by David Dennis

It's an important year for humanity. If you plot the population growth of the human species it forms a hyperbolic graph with its asymptote at approximately 2035. This is the year that the human population hits infinity. Clearly there's an issue here, not least of which is our current environment's inability to support an infinite number of humans as we understand humanity. The mass of the Earth is 6x10^21 metric tonnes and the physical limit in mass of actual human flesh and bone that can be created from the Earth's materials is a number below this (did you ever picture humanity this way before?). Something has to give, and there's a finite number of predictable scenarios that can emerge. Probably most conceivably to most of us is that as we put pressure on our environment it pushes back, and humanity is constrained by lack of resources in a number of unpleasant situations.

There are alternative hypotheses. One other important factor in our existence follows a related exponential growth: technology. As there are more of us making use of existing tools and knowledge to improve our tools and knowledge technology advances faster. If you take Moore's law and double our computing capability every two years, then you find that computing power catches up and begins to surpass the human brain at about the same date, somewhere around 2035.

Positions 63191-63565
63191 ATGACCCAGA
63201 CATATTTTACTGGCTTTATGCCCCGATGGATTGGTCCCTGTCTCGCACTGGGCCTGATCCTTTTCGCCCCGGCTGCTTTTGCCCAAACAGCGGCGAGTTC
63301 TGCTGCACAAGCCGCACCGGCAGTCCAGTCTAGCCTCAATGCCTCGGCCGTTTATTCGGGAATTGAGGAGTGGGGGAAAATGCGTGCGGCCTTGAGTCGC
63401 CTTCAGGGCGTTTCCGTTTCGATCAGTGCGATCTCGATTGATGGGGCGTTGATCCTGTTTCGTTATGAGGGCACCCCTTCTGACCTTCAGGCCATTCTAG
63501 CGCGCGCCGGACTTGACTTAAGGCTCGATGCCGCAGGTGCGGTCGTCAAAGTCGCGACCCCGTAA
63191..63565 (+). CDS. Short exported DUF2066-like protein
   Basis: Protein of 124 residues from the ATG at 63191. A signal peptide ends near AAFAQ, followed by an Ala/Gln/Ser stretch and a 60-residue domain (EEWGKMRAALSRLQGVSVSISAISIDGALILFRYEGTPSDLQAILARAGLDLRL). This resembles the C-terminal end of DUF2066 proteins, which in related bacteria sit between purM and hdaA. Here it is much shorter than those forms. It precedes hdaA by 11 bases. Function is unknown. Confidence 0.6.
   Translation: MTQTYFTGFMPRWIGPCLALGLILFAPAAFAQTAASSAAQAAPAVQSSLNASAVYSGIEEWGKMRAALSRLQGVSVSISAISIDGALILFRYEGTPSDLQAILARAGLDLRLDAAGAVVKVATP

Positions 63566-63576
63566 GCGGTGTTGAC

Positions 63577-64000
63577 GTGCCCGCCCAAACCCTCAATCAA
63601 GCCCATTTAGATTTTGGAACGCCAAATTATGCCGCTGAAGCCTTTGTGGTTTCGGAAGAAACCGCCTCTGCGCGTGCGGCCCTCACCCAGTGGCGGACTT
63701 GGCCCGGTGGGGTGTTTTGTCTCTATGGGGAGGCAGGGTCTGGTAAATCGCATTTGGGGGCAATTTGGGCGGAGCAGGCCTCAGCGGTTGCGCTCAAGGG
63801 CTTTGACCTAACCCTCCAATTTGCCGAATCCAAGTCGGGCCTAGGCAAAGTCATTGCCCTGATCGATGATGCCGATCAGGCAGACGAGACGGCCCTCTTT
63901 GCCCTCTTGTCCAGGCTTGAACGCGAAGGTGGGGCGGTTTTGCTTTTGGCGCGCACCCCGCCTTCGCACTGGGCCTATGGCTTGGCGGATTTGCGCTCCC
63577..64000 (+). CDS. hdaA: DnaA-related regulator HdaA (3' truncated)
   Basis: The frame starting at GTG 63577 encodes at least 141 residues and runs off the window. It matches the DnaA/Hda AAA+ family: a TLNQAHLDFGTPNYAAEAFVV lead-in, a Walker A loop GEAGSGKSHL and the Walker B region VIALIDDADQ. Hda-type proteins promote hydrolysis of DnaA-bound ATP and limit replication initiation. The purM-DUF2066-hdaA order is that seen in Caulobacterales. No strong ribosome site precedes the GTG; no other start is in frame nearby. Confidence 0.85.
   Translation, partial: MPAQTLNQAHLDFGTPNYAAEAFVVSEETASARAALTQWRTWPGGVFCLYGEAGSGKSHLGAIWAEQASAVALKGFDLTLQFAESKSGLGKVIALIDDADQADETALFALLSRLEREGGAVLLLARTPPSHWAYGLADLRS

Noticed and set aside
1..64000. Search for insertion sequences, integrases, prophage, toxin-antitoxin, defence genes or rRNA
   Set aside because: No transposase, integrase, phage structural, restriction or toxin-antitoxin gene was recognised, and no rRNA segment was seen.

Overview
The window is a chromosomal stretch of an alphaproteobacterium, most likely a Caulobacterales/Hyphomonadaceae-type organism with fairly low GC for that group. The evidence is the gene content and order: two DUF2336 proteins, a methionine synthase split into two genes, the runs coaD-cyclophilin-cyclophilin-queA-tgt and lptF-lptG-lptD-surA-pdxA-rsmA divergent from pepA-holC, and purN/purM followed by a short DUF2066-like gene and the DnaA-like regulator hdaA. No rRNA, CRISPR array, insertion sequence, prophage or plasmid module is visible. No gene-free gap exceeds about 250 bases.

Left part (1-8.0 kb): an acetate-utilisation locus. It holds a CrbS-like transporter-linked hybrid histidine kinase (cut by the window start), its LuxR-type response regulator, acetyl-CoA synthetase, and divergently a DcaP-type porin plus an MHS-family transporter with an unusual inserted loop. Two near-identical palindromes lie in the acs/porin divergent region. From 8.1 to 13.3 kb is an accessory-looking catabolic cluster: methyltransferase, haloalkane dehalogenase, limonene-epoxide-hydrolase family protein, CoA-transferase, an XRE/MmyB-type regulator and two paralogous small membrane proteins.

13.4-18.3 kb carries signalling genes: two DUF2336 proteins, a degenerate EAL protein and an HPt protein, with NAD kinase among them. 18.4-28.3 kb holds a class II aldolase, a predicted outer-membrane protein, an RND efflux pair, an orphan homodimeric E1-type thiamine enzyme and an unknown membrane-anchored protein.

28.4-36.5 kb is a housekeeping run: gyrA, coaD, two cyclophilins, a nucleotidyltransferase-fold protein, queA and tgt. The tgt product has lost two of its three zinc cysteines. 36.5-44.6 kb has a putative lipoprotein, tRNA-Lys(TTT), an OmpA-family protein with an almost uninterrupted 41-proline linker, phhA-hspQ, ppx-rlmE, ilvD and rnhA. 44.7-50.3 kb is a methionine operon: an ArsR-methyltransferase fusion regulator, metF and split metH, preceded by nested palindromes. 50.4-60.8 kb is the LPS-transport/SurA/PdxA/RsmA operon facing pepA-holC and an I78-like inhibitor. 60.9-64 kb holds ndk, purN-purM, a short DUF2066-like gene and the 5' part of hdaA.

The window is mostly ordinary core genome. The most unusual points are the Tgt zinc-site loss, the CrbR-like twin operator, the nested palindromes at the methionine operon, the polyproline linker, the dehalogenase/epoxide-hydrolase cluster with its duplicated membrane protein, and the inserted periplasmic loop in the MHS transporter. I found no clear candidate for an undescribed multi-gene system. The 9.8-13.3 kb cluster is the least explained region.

It's clear that there is a change coming, and it's going to be pretty fundamental to the human experience. This date is sometimes referred to as the Singularity, where changes in technology and society hit an event horizon that defies our abilities of prediction. It seems to mark a boundary where our development as a species is governed more by our technology than by our biology, which has seen its peak (or plateau). If there's one thing that we know from the last few decades it's that the future's technology tends to work out a little different than we predict. The hover-boards, flying cars and moon-bases of 20th century science fiction are about a decade overdue, and the computers in Star Trek are humourously monstrous machines compared to the modern smartphone. It may literally be beyond our capability to even remotely accurately predict the course of an event that is within out lifetimes for the first time in human history.

In this case, the ramifications will be huge and the coming change has to be something that the species has never experienced in terms of scale. Physics limits the current trend of human growth, and it seems that emerging technologies may be more important to our future than they have ever been before. In a hundred years 2035 may be the single most important period taught in history class.